Love, Cupid, hearts, chocolates, cards and
flowers are everywhere--it's Valentine's Day! On February 14,
Americans celebrate love and friendship. But where did this
holiday of affection come from?
The origins of
Valentine's Day are murky. We do know that the ancient Romans
celebrated the feast of Lupercalia, a spring festival, on the
15th of February. With the introduction of Christianity, the
holiday moved to the 14th of February--the saint day that
celebrated several early Christian martyrs named Valentine. But
somewhere along the way, Valentine's Day came to represent
romance. You can watch a romantic movie right here, "The Kiss,"
produced by Thomas Edison back in 1900.
The romance we
associate with Valentine's Day may spring from the medieval
belief that birds select their mates on February 14th. During
the Middle Ages, human lovebirds recited verse or prose to one
another in honor of the day. "Shall I compare thee to a summer's
day?" wrote William Shakespeare. And poet Elizabeth Barrett
Browning expressed love this way:
How do I love thee;
let me count the ways.
I love thee to the depth and breadth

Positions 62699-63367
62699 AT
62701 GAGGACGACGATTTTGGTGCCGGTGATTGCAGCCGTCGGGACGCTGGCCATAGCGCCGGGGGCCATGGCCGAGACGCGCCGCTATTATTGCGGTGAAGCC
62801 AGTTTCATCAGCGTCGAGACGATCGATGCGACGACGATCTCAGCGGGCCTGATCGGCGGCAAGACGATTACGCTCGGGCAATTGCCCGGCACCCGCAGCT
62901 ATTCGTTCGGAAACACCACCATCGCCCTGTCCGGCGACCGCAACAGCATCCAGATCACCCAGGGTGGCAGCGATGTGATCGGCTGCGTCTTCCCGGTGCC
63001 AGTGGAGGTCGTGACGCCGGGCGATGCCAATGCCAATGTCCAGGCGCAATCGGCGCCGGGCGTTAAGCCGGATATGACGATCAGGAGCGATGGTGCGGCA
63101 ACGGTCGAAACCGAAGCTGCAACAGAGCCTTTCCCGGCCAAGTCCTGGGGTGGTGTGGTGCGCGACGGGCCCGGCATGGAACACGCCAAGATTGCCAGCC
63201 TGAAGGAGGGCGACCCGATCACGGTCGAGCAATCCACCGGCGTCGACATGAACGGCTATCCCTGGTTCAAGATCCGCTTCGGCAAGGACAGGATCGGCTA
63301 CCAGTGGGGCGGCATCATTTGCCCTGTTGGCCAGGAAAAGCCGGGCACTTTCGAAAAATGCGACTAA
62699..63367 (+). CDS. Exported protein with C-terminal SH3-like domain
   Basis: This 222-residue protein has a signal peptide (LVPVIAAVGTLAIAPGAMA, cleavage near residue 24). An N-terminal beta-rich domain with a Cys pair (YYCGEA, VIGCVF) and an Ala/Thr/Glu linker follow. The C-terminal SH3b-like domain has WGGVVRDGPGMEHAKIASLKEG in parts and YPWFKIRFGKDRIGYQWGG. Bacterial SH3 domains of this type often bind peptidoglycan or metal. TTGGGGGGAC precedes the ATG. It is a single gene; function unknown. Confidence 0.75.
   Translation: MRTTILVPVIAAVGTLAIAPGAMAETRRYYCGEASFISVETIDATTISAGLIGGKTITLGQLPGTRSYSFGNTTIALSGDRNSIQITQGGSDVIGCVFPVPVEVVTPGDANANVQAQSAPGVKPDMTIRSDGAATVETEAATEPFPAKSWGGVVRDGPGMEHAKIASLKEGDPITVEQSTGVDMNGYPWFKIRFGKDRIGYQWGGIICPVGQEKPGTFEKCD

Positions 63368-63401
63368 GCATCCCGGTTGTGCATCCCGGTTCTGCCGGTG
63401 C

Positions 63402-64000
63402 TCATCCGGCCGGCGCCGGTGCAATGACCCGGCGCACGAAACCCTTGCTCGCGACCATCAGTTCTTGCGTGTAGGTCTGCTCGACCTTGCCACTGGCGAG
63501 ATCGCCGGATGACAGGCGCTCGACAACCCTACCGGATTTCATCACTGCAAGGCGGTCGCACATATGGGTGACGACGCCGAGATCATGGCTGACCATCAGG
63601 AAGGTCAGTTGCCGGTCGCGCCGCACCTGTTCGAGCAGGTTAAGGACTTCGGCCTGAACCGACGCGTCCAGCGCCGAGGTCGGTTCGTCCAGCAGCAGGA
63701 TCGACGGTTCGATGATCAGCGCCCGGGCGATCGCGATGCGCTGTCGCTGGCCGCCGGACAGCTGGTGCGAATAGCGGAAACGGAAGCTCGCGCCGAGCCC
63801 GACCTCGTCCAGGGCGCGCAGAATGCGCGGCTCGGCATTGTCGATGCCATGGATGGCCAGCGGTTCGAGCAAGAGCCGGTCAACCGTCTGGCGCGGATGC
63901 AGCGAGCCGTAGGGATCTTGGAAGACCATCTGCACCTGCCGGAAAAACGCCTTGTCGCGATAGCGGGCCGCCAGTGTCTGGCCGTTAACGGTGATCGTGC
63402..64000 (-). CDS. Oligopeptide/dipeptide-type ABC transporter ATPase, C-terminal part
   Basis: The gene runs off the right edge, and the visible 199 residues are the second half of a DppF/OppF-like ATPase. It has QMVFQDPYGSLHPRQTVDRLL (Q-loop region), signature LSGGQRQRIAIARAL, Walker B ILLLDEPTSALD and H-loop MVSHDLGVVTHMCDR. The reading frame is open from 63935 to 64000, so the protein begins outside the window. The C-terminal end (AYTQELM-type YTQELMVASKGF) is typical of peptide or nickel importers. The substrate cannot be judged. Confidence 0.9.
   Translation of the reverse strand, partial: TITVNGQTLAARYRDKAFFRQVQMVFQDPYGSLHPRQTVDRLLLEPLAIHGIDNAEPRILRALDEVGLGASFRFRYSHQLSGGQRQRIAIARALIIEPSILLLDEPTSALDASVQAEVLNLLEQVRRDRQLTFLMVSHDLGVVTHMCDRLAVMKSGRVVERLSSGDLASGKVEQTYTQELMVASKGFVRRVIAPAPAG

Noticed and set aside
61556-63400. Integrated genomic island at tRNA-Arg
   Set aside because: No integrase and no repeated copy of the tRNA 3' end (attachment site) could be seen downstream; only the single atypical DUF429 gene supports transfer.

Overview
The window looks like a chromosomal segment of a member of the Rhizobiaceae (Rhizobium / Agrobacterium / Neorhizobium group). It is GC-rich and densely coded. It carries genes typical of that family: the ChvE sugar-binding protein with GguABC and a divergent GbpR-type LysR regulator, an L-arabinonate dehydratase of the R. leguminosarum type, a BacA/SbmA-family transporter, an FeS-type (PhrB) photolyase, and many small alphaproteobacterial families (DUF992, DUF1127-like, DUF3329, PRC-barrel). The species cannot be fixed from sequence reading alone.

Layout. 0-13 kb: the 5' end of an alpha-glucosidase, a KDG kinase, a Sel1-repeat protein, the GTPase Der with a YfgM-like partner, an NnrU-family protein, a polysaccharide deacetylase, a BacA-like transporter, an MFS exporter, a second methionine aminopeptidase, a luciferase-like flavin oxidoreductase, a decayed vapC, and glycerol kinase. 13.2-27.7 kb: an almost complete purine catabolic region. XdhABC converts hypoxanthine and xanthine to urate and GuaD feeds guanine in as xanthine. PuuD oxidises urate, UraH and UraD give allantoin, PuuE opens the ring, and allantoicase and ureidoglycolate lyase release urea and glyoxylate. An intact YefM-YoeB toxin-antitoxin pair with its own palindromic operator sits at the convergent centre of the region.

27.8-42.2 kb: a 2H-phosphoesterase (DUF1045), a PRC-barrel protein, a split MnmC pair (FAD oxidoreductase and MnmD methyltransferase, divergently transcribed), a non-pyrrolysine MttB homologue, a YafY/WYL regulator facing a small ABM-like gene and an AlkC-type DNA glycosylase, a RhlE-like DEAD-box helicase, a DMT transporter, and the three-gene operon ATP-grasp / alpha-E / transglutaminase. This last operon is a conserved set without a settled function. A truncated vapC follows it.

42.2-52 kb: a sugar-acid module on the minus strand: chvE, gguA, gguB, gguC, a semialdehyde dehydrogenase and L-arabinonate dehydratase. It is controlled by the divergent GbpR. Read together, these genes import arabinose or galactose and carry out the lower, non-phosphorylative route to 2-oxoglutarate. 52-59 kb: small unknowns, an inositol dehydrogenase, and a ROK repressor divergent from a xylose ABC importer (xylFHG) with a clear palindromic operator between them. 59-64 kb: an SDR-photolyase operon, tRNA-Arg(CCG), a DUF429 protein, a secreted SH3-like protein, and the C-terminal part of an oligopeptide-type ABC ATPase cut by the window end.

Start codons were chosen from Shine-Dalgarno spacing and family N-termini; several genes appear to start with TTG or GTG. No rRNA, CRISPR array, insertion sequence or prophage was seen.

My soul can reach. . .
Do you write poetry?
We also hear these sentiments in love songs, such as this funny
old tune, "Aba Daba Honeymoon." How many love songs can you
think of that could send your message on Valentine's Day?
"Will you be my Valentine?" Nowadays, people often ask this
of their loved ones in greeting cards. Probably the first
greeting cards, handmade valentines, appeared in the 16th
century. As early as 1800, companies began mass-producing cards.
Initially these cards were hand-colored by factory workers. By
the early 20th century even fancy lace and ribbon-strewn cards
were created by machine. Perhaps you will give or receive a card
today or celebrate your family or that special someone in
another way. Valentine's Day also gives people a chance to
reflect on the meaning of love. What do you think makes true